First and foremost, the writing is so spot-on and sharp, and the acting is so amazing that one forgets or often can't tell when the two women are simply running lines and when they're speaking about themselves. This might be a criticism for some, but these are moments that reinforce or satirize in a subtle way, as opposed to the blunt way in Birdman, of life imitating art imitating life.

When it comes to the other commentary on celebrity, Hollywood and the idea of blockbusters, again this film does so in better, more effective and subtler ways. Chloë Grace Moretz plays Jo-Ann Ellis, the actress hired to play Sigrid in the revival. Brady Corbet plays Piers Roaldson, a young filmmaker who wants to cast Maria in his next, sci-fi project.

Maria's interactions with these various people in the industry reveal more about what people face than in all of Birdman. Plus, there's more of an emotional honesty and truth on Maria's face and in her voice than any actor's face all year and possibly last year. Binoche is brilliant. She is absolutely fantastic and gives one of the best performances of 2015.

Five Stars out of Five.
Rated R for language and brief graphic nudity.
Running Time: 2 hrs. and 4 mins.

Wednesday, April 29, 2015

Movie Review - The Water Diviner: IMAX

The Water Diviner was released last year in Australia where it won several awards from Australia's version of the Oscars. It's only getting a limited release in the United States, arthouse theaters but mostly on IMAX screens. From what I gathered, the movie wasn't shot using IMAX cameras or on 70 mm film, which is the large format that is needed to fill the huge 5 to 7-story canvas. As such, the images of this movie didn't take up the entire IMAX screen of the theater I attended. Therefore, it isn't the total immersive experience that is the hallmark and promise of IMAX.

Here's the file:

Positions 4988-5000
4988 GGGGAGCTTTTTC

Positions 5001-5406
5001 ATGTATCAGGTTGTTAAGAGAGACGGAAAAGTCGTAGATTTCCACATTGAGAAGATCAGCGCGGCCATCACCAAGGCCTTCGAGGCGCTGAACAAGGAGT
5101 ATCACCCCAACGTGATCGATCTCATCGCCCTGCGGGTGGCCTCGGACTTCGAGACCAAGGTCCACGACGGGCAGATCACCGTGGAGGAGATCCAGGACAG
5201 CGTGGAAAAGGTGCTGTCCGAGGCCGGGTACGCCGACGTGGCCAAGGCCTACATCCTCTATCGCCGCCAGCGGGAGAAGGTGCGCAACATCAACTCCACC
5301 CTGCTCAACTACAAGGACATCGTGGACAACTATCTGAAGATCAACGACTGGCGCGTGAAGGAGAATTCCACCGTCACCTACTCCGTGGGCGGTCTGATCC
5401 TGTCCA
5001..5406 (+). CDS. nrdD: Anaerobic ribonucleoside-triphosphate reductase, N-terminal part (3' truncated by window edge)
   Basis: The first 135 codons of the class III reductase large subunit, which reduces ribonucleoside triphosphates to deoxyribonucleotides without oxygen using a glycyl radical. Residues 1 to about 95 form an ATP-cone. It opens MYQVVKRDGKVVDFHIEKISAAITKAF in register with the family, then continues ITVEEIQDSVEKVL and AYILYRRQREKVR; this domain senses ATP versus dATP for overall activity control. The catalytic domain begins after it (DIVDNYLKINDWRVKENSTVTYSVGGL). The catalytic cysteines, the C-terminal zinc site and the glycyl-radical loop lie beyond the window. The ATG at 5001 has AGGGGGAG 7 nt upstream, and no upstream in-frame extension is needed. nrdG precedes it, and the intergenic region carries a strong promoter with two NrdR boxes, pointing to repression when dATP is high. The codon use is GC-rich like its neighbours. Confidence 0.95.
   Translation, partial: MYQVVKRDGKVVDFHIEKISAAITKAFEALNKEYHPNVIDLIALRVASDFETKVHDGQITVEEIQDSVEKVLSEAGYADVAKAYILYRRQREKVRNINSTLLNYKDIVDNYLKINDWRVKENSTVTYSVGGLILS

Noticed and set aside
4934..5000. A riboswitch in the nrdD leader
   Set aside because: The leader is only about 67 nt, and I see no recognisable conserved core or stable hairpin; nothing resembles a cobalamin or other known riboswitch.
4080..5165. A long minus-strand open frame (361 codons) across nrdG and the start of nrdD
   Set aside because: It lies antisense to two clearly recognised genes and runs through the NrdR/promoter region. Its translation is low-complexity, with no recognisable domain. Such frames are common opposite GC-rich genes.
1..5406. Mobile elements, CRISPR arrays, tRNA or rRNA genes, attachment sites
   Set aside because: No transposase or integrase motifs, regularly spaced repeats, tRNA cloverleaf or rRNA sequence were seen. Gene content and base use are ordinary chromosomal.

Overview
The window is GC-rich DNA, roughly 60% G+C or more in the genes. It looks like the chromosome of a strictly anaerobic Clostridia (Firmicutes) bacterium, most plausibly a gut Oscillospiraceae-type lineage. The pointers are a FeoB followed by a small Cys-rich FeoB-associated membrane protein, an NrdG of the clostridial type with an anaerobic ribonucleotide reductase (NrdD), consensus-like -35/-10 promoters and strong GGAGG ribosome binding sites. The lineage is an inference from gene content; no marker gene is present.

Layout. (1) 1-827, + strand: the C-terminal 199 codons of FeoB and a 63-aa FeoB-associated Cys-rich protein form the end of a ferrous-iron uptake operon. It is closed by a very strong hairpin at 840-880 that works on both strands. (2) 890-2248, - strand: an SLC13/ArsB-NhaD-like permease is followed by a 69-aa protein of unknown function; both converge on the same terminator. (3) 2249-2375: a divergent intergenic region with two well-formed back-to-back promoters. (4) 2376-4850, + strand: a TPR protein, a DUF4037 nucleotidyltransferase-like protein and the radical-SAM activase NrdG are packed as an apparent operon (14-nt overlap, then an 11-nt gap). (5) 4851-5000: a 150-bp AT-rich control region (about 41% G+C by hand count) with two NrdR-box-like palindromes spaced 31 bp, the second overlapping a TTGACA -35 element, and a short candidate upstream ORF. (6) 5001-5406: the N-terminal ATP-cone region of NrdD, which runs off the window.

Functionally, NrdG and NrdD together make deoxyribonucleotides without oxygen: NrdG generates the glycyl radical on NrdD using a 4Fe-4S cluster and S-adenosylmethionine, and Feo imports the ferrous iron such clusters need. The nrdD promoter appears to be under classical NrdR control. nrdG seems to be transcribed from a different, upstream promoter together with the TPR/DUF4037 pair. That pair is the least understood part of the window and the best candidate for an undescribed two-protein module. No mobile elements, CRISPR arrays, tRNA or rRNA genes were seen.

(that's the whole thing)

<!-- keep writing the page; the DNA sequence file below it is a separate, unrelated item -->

The last time I went to see a narrative feature in IMAX was Batman Begins (2005). British filmmaker Christopher Nolan directed that blockbuster and Nolan is the IMAX poster-boy because he actually shoots his films using IMAX cameras and in that large format. Therefore, Nolan achieves that immersive experience. It also helps if you watch an IMAX film on the side of a dome. I saw Batman Begins at the IMAX in King of Prussia, which was a mostly flat screen. There's some curvature but not as much as on the side of a dome. I've seen amazing nature documentaries at the IMAX in the Franklin Institute, which is a dome, large and curved, making it totally immersive and great.

I saw this movie at the IMAX in the AMC Loews Lincoln Square, which wasn't necessary at all. The booming speakers, which also help to immerse, only rattled and annoyed me initially. If it wasn't for the fact that the story and the performances both intrigued and moved me, then I might have walked out on this film early.

Oscar-winner Russell Crowe (A Beautiful Mind and Gladiator) stars as Joshua Connor, an Australian farmer who makes his living digging wells and providing people with water. The second scene of the movie, which introduces Joshua, is a scene where Joshua takes his dog out into what looks like a desert and he finds the perfect spot to start shoveling underground. As he digs, he constructs the mechanics of a well and without a single word shows us the basics of modern plumbing.

This movie is not about Joshua performing his job or exploring his profession. In fact, the movie begins not with Joshua but with the Battle of Gallipoli in 1915. The history and context are never made explicit. We are simply thrust into the trenches with the Turkish forces under fire. It's not that long after we learn that the Turkish army was victorious in Gallipoli, but this is a war movie that isn't about the bullets and the bombs as they're being thrown. This is a war movie about the aftermath, cleaning up the carnage and facing the consequences.

Most films about war will show death and destruction, often leaving us with visuals of battlefields with scattered dead or mutilated bodies all over. Most films about war will have the cliche moment of a soldier risking his life to rescue an injured comrade in no man's land, but with the exception of certain films like Glory (1989) or even non-war movies like Sunshine Cleaning (2009), none or very few films have dealt with what happens to the battlefield after the fighting has finally stopped.